When you notice that your loved one starts to need help, it may be hard to get them to understand and accept it. Cathy Alessi, MD, president of the American Geriatrics Society, offers these tips.
My aging parent doesn't think he needs help. What should I do?
As people get older, some are willing to accept help and some are not. When I see patients who are not doing well at home and I think they need some help, yet they are resistant to it, I try to understand what they are concerned about -- and what are they afraid it might mean if they accept help. Once you understand what they're afraid of, it can be easier to figure out how to help them.
Why is my loved one fighting my help?
Sometimes it's because they have confusion, memory loss, or other problems, and the resistance is part of that illness. Other times, we may be underestimating their ability to help themselves. Or maybe they do need help, but they're concerned about what that might mean in terms of loss of independence. An older person may think that accepting help means they're on the pathway of not being able to stay at home, when in fact getting help may help them stay at home longer.
What's the best way to talk to my loved one about needing care?
I think it’s important to respect your loved one's opinions. Remind them that you appreciate the help they have given to you in the past, and now you are able to repay that debt and help them in this time in their lives.
People generally want to maintain their independence and have a strong desire to participate in decisions about their lives. It’s important to appreciate that concern. However, it can be more difficult if the older person has dementia or other signs of decline. In this situation, try to make the best decisions possible in keeping with how they lived their life and your understanding of what's important to them.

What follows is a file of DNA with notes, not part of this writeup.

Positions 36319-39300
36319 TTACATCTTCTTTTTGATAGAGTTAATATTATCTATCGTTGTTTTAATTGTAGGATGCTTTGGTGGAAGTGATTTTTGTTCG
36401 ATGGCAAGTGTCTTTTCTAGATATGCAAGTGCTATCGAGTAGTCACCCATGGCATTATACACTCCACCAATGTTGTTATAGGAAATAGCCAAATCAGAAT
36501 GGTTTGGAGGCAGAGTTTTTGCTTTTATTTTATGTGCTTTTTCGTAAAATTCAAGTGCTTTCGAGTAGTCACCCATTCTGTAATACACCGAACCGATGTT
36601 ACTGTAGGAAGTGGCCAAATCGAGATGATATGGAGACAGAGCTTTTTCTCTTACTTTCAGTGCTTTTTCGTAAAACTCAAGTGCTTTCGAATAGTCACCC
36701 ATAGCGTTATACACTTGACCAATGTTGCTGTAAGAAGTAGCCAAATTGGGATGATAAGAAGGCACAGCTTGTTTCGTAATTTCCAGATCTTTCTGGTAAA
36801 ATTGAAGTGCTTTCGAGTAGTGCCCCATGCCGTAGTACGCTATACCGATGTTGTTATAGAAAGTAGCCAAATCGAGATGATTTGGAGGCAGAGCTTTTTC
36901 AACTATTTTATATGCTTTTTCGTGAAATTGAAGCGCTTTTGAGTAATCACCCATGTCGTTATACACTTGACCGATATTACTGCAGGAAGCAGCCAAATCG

How much should I push it without hurting our relationship?
It's an issue of degrees. If the home situation is unsafe, then ensure safety issues are addressed. Examples include monitoring health conditions carefully, making sure medications are being taken correctly, or problems with safety, like using the stove. If the safety concern is urgent, it needs to be addressed quickly. But if it’s not, sometimes you can ease the older person into accepting the help they need.
My loved one says they don't want to "be a burden," even though I insist they aren't. How should I handle that?
Everyone is different, but what I've seen work is approach the older person with gratitude. "You've done this for me. Now let me do this for you. You're not a burden. I enjoy being able to help you." Many caregivers get satisfaction in being able to offer care, and when they express that satisfaction, it seems to help.
I don't want my parent to lose her dignity as she loses her independence. How can I help?
Do as much as possible to make sure that her wishes are met. That's one aspect of maintaining dignity, being able to keep a sense of control of her life. Remember that people respond well to being treated well, and we all have a basic need to be respected.